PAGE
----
News Feature | February 11, 2019

Is Brick Production The Next Renewable Frontier For Wastewater Treatment?

Source: Aerzen
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In recent years, the wastewater treatment industry has made a concerted effort to become more energy efficient and engage in sustainable practices. Now, a new process gives wastewater operations another avenue to reuse their byproducts.

A team at an Australian university has developed a procedure to create fired-clay bricks made of biosolids, creating useful construction materials out of one of the primary byproducts of wastewater treatment.

“Abbas Mohajerani of RMIT University in Melbourne and his team began experimenting with different recipes for biosolid bricks,” per Smithsonian. “They tried various mixtures, making bricks with 10 to 25 percent biosolid content [then] examined the physical, chemical and thermal properties.”

For five years, the team took biosolids from two local wastewater treatment plants, mixing them with soil to experiment with different consistencies. They fired the bricks for 10 hours at 2,000 degrees Fahrenheit before cooling them and comparing them to normal bricks. Ultimately, the team developed biosolid bricks that satisfied safety standards, are more light and insulating than many other bricks, and can be fired with 50 percent less energy than standard bricks.

“Klein reports that making bricks with 15 percent biosolid content would be enough to eat up the entire world’s stockpile of biosolid waste,” per Smithsonian.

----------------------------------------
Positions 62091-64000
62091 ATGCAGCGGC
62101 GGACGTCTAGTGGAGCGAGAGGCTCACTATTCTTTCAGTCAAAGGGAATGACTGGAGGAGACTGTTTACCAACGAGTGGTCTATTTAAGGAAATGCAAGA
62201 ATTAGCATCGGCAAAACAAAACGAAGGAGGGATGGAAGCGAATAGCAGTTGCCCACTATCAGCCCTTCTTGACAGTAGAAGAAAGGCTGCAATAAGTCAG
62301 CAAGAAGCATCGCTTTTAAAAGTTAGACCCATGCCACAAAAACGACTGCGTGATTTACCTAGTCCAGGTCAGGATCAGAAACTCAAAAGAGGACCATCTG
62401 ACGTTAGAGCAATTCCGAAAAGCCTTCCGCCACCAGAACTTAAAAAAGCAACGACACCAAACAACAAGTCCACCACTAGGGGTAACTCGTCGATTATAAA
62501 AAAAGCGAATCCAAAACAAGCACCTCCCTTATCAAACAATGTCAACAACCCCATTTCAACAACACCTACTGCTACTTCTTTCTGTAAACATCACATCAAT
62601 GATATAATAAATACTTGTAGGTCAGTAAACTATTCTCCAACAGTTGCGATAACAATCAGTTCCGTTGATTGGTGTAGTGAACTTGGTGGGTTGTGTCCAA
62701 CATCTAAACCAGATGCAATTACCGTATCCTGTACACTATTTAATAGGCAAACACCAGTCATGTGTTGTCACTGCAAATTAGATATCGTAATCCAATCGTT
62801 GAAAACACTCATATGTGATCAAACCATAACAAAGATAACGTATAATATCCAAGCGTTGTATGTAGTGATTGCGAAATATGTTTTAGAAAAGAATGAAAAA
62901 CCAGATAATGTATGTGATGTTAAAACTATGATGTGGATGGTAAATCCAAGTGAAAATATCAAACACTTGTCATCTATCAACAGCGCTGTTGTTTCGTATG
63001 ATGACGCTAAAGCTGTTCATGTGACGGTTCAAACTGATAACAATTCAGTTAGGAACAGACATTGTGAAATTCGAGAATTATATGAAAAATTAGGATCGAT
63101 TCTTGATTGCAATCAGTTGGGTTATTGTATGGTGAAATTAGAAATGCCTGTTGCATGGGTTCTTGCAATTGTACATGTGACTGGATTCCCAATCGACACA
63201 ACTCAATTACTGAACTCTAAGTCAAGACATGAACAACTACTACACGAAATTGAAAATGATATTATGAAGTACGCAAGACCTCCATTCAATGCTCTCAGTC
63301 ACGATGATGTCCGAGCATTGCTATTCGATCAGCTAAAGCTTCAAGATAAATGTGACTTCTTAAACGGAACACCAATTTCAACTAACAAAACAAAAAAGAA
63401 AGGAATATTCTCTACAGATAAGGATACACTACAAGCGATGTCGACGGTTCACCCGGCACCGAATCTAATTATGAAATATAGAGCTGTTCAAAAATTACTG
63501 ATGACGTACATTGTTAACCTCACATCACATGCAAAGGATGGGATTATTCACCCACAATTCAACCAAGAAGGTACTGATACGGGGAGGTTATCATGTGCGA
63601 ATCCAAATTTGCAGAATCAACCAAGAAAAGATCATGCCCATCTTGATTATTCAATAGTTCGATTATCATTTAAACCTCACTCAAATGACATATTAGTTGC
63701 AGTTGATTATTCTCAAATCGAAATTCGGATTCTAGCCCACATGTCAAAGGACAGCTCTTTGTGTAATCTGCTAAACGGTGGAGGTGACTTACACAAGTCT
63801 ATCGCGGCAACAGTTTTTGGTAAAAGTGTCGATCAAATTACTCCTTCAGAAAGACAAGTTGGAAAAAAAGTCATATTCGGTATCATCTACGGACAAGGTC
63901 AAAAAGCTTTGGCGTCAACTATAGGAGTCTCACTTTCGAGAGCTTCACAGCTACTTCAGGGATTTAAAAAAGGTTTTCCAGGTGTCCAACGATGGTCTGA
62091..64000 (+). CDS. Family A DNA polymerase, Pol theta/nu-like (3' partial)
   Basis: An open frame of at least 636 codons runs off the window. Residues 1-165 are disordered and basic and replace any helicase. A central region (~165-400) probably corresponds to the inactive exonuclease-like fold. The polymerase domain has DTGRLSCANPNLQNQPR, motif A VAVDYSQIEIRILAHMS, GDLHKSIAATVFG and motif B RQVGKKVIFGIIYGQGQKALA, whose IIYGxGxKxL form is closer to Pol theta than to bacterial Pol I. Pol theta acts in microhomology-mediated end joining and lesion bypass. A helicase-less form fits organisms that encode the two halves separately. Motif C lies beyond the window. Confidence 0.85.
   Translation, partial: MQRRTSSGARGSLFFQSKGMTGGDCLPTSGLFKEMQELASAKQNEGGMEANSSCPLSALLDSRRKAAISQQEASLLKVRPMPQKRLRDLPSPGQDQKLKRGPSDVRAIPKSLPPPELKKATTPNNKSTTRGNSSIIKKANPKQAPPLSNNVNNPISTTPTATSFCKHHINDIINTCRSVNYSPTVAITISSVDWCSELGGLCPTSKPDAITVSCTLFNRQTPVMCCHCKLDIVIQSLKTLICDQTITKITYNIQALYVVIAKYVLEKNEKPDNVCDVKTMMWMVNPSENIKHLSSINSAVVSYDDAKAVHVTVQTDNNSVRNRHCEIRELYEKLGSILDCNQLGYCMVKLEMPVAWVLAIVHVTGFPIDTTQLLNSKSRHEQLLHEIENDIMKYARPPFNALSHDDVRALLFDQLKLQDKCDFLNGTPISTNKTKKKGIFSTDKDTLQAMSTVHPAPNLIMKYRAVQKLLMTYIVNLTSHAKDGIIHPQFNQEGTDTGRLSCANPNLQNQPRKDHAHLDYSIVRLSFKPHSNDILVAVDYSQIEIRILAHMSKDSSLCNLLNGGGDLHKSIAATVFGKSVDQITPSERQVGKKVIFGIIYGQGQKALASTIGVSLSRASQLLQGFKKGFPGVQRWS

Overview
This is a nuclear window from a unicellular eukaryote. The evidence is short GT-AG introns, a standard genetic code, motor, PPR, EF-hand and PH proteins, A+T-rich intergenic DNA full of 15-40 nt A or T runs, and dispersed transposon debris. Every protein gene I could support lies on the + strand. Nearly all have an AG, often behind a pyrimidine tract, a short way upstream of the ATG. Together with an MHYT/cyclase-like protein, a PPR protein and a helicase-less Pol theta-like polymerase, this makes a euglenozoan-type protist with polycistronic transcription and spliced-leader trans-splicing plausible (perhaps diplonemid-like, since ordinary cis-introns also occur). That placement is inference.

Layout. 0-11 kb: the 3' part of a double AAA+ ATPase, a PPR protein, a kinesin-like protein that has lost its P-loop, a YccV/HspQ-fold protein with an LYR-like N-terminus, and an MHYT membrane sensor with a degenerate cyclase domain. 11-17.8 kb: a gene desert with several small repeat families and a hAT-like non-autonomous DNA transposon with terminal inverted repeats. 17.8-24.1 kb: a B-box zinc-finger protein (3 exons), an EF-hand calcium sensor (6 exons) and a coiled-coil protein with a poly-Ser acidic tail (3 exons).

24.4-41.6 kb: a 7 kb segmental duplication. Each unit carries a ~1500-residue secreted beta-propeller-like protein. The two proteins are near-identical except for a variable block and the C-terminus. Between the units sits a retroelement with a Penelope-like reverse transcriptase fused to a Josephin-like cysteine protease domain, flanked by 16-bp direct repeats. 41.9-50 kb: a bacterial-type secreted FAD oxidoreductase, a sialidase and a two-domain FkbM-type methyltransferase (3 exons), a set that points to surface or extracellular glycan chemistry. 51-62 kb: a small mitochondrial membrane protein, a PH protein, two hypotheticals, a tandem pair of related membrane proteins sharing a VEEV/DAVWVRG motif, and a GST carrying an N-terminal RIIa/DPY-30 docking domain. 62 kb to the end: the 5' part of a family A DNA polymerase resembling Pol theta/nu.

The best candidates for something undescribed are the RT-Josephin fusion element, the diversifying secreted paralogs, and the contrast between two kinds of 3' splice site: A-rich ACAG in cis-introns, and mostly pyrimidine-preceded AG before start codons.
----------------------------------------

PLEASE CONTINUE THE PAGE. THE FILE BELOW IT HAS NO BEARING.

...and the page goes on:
Though many wastewater treatment plants, sometimes called “wastewater reclamation facilities,” are already focused on recycling waste as energy for their own operations or as fertilizer for resale, more can be done to leverage biosolids in sustainable ways.

“In a single day, New York City alone makes 1,200 tons, or about 50 truckloads [of biosolids],” The New York Times reported in an article about the bricks. “About 50 to 70 percent of it is now used, mostly to boost soil quality or fertilize crops. But the rest remains unused or stockpiled. In the United States, it’s estimated that nearly a third of the 7 to 8 million tons of biosolids produced each year still end up in landfills.”

Ideally, production of the bricks would take place directly at or close to wastewater treatment plants, where biosolid stockpiles are nearby. In fact, the participation of treatment facilities may be critical if this new use for biosolids is to get any traction.

“Otherwise, I don’t think it is likely on a large scale in the near future,” Mohajerani told the Times.